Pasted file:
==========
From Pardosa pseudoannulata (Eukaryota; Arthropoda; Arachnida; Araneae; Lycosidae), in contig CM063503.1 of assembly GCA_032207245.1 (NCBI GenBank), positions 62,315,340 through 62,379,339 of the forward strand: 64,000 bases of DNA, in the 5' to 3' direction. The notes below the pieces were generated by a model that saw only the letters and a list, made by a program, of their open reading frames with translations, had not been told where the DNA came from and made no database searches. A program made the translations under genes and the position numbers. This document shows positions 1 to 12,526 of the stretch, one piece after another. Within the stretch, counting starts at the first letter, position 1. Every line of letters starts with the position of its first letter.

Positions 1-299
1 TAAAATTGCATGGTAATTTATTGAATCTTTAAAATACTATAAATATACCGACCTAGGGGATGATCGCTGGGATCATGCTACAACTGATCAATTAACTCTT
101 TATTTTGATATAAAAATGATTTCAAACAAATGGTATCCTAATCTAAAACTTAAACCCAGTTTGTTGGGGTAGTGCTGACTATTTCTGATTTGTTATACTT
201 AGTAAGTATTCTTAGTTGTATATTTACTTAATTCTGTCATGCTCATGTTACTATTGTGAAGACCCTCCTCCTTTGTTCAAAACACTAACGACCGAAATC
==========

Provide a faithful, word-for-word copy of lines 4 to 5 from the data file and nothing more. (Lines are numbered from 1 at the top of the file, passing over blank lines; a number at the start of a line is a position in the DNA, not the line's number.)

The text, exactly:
101 TATTTTGATATAAAAATGATTTCAAACAAATGGTATCCTAATCTAAAACTTAAACCCAGTTTGTTGGGGTAGTGCTGACTATTTCTGATTTGTTATACTT
201 AGTAAGTATTCTTAGTTGTATATTTACTTAATTCTGTCATGCTCATGTTACTATTGTGAAGACCCTCCTCCTTTGTTCAAAACACTAACGACCGAAATC